There’s something about Siri. Or at least, one in four people think so.
A new report by marketing company Mindshare examined how people respond to voice-activated technology like Apple’s Siri, Amazon’s Alexa, Cortana, and Google’s Home. What they found was... well, you know the movie Her? That’s what they found.
One in four users of voice technology (or 26 percent) say they’ve had a sexual fantasy about their virtual assistant, the report reveals. An even greater number of users at 37 percent – a demographic that the report claims is largely young, male and wealthy – said they "love their voice assistant so much that they wish it were a real person."
Researchers used Steady-State topography imaging techniques to analyze the emotional responses and brain activity of 100 voice technology users during their digital interactions, then compared those responses to those garnered by touchscreen or typing communication methods. The voice technology triggered lower levels of brain activity than typing commands, which the researchers believe shows how simple and soothing vocal technology can be.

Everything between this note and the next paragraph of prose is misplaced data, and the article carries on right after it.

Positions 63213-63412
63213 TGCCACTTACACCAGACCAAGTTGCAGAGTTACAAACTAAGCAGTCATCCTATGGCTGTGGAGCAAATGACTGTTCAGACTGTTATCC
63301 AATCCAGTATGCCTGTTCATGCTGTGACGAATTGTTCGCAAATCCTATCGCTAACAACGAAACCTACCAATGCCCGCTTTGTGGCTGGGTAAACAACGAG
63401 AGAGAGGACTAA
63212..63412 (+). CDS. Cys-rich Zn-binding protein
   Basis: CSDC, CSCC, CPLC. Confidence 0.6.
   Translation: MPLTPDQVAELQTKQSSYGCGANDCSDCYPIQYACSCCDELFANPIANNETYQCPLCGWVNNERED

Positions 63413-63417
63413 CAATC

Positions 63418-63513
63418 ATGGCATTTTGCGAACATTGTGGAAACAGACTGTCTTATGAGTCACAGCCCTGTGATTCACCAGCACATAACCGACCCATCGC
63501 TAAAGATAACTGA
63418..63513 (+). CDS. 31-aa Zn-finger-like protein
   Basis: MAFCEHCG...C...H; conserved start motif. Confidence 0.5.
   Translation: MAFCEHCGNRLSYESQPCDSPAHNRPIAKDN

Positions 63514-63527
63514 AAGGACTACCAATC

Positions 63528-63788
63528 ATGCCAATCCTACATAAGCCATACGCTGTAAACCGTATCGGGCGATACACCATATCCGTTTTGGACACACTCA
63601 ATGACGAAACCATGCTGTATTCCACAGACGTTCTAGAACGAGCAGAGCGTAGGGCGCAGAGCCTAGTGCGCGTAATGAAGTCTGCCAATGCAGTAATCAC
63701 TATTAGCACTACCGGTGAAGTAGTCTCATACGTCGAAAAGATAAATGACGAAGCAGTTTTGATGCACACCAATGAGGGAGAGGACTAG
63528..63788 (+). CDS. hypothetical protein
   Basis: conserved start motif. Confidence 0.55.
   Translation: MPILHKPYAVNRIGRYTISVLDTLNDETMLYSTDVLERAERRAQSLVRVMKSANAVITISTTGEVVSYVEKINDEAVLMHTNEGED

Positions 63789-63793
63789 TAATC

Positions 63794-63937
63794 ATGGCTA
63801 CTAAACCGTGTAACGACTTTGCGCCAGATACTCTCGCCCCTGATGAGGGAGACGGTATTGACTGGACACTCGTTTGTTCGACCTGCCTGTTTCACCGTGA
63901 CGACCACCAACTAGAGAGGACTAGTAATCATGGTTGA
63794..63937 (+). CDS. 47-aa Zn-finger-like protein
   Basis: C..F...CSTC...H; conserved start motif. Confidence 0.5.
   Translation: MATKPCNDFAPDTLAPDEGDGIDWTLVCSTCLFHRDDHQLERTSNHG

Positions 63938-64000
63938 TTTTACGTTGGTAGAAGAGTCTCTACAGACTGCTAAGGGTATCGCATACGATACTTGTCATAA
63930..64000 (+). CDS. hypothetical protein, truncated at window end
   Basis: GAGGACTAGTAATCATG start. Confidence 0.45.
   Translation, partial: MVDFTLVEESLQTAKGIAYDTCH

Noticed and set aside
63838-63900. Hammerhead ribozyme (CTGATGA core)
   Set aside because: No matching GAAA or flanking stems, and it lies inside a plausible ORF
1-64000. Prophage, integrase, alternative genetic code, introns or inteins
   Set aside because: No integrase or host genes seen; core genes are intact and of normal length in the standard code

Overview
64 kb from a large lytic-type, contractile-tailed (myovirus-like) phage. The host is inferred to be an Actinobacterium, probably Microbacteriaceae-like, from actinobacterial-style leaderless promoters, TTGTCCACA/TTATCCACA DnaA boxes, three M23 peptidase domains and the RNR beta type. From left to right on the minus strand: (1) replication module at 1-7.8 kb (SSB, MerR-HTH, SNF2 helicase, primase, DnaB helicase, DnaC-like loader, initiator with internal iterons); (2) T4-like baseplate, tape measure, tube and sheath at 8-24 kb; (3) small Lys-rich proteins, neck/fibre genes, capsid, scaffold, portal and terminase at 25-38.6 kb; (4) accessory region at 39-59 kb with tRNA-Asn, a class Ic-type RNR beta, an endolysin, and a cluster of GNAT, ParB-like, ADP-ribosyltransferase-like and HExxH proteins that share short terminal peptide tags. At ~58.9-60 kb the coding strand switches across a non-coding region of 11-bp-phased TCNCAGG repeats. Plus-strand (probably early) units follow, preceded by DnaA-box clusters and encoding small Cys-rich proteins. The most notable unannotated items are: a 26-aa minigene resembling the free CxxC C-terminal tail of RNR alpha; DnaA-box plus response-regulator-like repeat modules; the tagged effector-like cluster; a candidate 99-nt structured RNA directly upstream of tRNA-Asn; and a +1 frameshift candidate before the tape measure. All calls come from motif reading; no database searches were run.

“For most of our cultural evolution as a species, humans have transmitted knowledge and ideas from one generation to another through oral tradition - the voice is therefore perhaps the most innate and intuitive way for us to communicate,” said audio specialist Nick Ryan, who contributed to the report.
The researchers added that technological advancements that see digital assistants sounding less and less robotic over time will likely lead to humans experiencing even deeper emotional connections with them.
All of this, of course, begs the question: could the world’s first human-GPS wedding be right around the corner - or, in language that your new-age sweetheart might understand, on your right in 500 feet?